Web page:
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'The party was rigid'

Interview with Mariela Castro

by Fernando Garcia

Mariela Castro Espín, daughter of President Raúl Castro and director of the National Center for Sex Education (Cenesex), is the greatest advocate of critical awareness and renovation from within the system in Cuba. Her proposals and viewpoints demonstrate it.

Fernando Garcia [FG] – Last June, you presented a revolutionary proposal in favour of the recognition of the rights of gay couples and of sex change in Cuba. What is its status?

Mariela Castro – The proposal is centered on a reform of the Cuban Family Code, with the introduction of articles on sexual orientation and gender identity. They consider not only attention to transsexuals, in fact already existing since 1979, but gay rights, which is an area that has barely advanced. A year ago we took the initiative to the Parliament through institutions with the jurisdiction to do so. There was a very interesting dialogue with prospects to debate and approve it when it is appropriate. But during the process we learned better ways to obtain our objectives. And we decided to present to the leadership of the Communist Party a project with an educational strategy, with the support of the mass media, to circulate the changes we want to introduce into the Family Code. The goal is for society to understand the benefits that those changes have for the family. The Party will help us organize this work of sensitization. Its endorsement is very important in order to convince the deputies and the Cuban population, in general.

FG – When do you believe that a Cuban transsexual will be able to get an operation under the law and a homosexual couple will have the same marriage rights? Will they be able to adopt?

Mariela Castro – We have discovered that there was nothing in the law that prevents doing and covering those sex change operations. It only lacks legal implementation through a resolution from the Ministry of Public Health supporting the functions and objectives of the National Commission for Comprehensive Care of Transsexuals. This Commission will be authorized to issue a certificate permiting the corresponding changes in identity documents of these people without going through gender reassignment surgery. As for the couples, for the moment we are going to avoid complications and rejections: instead of approving homosexual marriage, which also would require changing the Constitution, we will create a Legal Union formula, which is only for same-sex couples and will recognize the same rights as those in marriage, except for adoption. Not only because it generates lots of resistance but because homosexual couples who collaborate with Cenesex have advised us not to complicate ourselves with adoptions because here and now, in Cuba, that is not their priority. And it is better to be modest in order to advance more firmly on what interests them.

FG – How has the CP and its old guard received what is proposed? In the international press it was all a shock.

Mariela Castro – Dialogue with the Party has been the best thing. In fact, the permanent dialogue of Cuban society with the CP is in the basic documents of this political organization. Recently, they organized a meeting with the directors of the most important media organizations of the country to explain the work of Cenesex as the coordinator of the National Sexual Education Program and the importance of holding the World Day Against Homophobia. In these years I have gone only to the international press which has been interested in our work: to the Cuban press I did not want to say anything yet because I was afraid of mishandling an inopportune moment. Because of the importance we attach to the reaction which may occur in our country, we have worked with the CP for an educational strategy, which materialized in a mass media plan. With regard to the Cuban World Day Against Homophobia, already we have begun to publish the first journalistic works, which will continue periodically throughout the year. As for reactions, there will be everything. There is resistance, but also learning among the old and young alike.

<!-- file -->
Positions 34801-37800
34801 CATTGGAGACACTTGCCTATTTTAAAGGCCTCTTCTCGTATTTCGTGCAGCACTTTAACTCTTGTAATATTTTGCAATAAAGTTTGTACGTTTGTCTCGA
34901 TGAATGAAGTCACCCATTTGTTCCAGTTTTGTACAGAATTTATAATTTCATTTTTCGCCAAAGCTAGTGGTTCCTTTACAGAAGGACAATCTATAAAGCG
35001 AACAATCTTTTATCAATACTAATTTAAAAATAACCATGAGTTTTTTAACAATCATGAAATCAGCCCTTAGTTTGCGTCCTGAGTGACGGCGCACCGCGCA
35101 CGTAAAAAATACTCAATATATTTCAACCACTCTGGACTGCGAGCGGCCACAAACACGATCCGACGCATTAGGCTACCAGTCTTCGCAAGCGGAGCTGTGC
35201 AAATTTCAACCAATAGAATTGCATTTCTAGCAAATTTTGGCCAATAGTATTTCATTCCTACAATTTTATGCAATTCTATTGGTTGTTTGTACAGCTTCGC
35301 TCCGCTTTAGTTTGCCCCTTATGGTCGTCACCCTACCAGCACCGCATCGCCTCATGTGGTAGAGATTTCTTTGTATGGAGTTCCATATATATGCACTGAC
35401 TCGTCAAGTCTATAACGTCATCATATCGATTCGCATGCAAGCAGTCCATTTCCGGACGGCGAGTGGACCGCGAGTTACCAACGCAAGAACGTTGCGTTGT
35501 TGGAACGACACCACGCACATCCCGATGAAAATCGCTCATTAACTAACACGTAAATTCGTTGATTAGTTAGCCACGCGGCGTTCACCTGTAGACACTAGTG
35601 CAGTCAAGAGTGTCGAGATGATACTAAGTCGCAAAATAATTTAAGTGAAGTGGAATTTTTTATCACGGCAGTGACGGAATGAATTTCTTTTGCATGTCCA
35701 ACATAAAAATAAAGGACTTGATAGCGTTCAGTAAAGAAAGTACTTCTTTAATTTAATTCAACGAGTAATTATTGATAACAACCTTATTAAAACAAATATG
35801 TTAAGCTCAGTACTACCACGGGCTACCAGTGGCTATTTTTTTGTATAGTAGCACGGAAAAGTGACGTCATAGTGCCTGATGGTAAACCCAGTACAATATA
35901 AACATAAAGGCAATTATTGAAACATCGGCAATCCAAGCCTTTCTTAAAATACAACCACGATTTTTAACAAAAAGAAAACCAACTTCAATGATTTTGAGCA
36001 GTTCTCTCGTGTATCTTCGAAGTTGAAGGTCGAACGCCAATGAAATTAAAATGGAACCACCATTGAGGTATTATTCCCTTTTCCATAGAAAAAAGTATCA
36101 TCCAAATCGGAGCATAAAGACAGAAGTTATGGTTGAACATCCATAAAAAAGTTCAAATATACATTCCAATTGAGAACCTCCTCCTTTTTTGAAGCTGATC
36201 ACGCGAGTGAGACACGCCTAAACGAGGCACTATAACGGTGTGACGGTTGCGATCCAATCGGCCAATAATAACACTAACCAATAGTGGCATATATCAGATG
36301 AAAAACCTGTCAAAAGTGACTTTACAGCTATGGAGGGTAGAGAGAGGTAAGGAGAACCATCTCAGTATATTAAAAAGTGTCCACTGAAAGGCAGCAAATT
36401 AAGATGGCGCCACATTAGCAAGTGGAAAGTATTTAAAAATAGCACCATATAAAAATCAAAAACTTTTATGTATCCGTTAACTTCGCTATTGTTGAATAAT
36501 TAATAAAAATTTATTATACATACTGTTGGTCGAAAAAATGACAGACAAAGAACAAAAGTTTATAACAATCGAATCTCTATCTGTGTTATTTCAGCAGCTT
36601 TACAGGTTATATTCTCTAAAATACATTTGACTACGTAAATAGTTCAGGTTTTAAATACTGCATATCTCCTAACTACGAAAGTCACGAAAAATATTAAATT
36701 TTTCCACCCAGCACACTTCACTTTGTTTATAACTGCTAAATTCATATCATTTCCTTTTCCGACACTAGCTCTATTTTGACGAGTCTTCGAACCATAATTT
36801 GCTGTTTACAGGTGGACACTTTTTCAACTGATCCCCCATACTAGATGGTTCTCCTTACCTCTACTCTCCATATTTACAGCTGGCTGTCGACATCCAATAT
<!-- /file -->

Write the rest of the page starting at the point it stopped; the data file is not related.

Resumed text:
FG – Is Cuba an especially macho society?

Mariela Castro – All societies are patriarchal ..... Macho. The other thing is that in developed countries everything is more hidden because the language is more sophisticated and "politically correct". Because everything is better examined in order to cover up and even to lie. If not, how do you justify the gender-based violence that we know exists? I believe that Cuban machismo is less violent than that in Europe, thanks to a Revolution which established policies for women's rights since the 60's. Men have had to become more humble and yield space. Anyway, I want to emphasize the progress achieved in Spain, where they speak openly about gender violence. In other European countries there is the same thing but it is kept quiet.

FG – Here too.

Mariela Castro – Yes, we should talk more about this matter. We are fighting for it. But, although there is violence, predominately of the verbal type; the physical type is much less. Among other things, the community and neighborhood structures react quickly and restrain those situations. These are the conclusions of scientific studies carried out in Cuba. They are not my assumptions.

FG – There are many other areas, that have been identified, that require reforms in Cuba. In your view, what changes should be a priority?

Mariela Castro – For me, the key is to develop mechanisms for participation. That determines and identifies which changes must be made and how. The first thing is that everything has a logical direction. Because sometimes I feel that there are absurd mechanisms that seem to be changing. The most important thing is not to lose sight of the principle objective of socialism: the emancipation of human beings; their well-being with fairness and social justice, and that whatever is done satisfies the growing needs of human beings. It is not that now we want to construct a consumer society, which is the antithesis socialism, but that they produce the goods and services that people need. I also have faith in human betterment, which is why I betting on socialism. Now, I would like there to be fewer prohibitions, as my father said. Less bureaucracy would allow us to generate better levels of satisfaction. And insofar as we develop better mechanisms for participation, the same society is the one that proposes and decides. This was done in the discussion process after my father's speech on July 26: people criticized, analyzed and proposed. This has stayed a permanent mechanism for participation, which seems to me very good, but should not be the only way to do it.